More environmental cleanup work may be on the horizon for remediation contractors as a result of a $773-million settlement that will set up a trust fund—the largest of its kind—to clean up and repurpose numerous former General Motor sites across the country.

The settlement, filed on Oct. 20 in the Manhattan court overseeing the bankruptcy proceedings, is between the liquidation company that now owns the assets of the old General Motors Corp. (Old GM) and the United States, 14 states and a tribal government.

Under the agreement, Old GM will commit $773 million for the cleanup in 14 states of 89 property sites—two-thirds of which are known to be contaminated with hazardous waste.

The money will be paid into an environmental trust, the administration of which will be overseen by Elliott Laws, who headed up the Environmental Protection Agency’s office of Solid Waste and Emergency Response during the Clinton Administration. Funds for cleanup and contract oversight will come from the trust, the White House said in a statement. The release claimed the environmental trust is “unprecedented in size, speed of settlement and level of local involvement.” Local communities will have a say in how the sites will be re-used.

More than half the cleanup funds to be paid to the trust will go toward the environmental remediation of sites in New York and Michigan.

In New York, the General Motors-Central Foundry Division Superfund site in Saint Lawrence County, also known as the Massena site, will receive approximately $120.8 million in dedicated cleanup funds for the site remediation of hazardous substances, including polychlorinated biphenyls (PCBs).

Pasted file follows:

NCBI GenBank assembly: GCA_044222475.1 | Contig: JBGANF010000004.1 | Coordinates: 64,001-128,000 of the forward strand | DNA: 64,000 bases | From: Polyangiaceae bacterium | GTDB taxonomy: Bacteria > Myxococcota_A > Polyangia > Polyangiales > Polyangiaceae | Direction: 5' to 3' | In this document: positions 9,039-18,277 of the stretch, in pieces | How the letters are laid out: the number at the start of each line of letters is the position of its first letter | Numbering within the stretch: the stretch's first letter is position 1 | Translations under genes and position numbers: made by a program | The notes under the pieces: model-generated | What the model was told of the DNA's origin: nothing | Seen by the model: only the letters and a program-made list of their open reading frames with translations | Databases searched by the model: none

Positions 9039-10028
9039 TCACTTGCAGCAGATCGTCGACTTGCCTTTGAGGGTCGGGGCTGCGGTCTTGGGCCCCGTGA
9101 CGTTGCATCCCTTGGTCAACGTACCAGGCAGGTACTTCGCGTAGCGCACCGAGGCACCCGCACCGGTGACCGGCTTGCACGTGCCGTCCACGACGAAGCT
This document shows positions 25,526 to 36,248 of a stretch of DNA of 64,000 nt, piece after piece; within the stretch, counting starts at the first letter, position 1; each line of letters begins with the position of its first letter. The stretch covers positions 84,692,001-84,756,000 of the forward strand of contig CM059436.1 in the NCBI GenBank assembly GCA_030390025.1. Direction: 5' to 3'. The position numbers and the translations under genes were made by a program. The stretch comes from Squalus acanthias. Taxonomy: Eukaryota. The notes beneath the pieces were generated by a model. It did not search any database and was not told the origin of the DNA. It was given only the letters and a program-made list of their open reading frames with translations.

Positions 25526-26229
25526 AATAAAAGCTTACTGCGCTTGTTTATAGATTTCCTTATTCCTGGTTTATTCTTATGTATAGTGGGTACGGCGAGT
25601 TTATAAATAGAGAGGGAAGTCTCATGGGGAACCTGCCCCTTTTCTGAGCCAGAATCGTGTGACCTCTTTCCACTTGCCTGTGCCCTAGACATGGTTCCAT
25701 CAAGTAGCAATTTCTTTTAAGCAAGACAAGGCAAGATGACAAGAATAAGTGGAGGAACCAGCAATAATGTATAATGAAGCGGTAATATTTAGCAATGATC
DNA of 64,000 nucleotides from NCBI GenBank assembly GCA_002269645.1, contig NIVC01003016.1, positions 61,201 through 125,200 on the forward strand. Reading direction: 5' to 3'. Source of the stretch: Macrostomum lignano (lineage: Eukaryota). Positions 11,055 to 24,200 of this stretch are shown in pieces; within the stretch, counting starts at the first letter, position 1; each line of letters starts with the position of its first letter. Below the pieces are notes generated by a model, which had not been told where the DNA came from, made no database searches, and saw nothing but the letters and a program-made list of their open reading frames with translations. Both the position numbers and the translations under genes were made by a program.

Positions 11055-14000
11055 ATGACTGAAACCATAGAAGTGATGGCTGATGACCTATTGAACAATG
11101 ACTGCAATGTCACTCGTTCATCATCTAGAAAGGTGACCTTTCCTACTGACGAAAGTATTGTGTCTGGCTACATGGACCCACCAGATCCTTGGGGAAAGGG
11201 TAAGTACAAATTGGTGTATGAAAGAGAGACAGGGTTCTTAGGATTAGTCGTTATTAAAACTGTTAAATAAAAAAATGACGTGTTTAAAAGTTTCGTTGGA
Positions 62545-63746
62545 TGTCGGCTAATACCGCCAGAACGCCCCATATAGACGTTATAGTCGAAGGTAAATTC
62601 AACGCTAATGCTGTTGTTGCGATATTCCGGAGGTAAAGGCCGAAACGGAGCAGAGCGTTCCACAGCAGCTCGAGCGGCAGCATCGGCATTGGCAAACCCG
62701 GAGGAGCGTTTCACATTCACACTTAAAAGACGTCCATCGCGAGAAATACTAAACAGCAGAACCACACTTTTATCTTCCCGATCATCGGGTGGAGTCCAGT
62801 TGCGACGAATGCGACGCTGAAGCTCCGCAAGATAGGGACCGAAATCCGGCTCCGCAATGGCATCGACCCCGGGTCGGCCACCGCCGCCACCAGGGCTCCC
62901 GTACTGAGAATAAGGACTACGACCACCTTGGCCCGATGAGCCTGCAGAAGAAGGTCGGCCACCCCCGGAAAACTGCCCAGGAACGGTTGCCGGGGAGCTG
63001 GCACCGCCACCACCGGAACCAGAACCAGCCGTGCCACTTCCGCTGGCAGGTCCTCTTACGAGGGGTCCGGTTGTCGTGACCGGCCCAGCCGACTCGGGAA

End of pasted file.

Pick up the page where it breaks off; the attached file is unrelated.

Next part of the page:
According to a spokesman representing Old GM, Chicago-based Brandenburg Construction has been selected to begin demolition at the site in the first quarter of 2011. The EPA has approved Brandenburg for the work, the spokesman says.

Laws’ office will oversee the awarding of future contracts for the 89 sites.

The Saint Regis Mohawk Tribe, whose lands are affected by the contamination, is also a party to the settlement.

In Michigan, which will have the largest amount of properties in the trust, approximately $160 million is allocated for the cleanup of 36 contaminated properties.

EPA Administrator Lisa Jackson says, “We’re happy to have a path forward that addresses the needs of former auto communities. This trust—the largest environmental trust in our history—provides support for aggressive environmental cleanups at these sites, which will create jobs today and benefit the environment and human health over the long term.”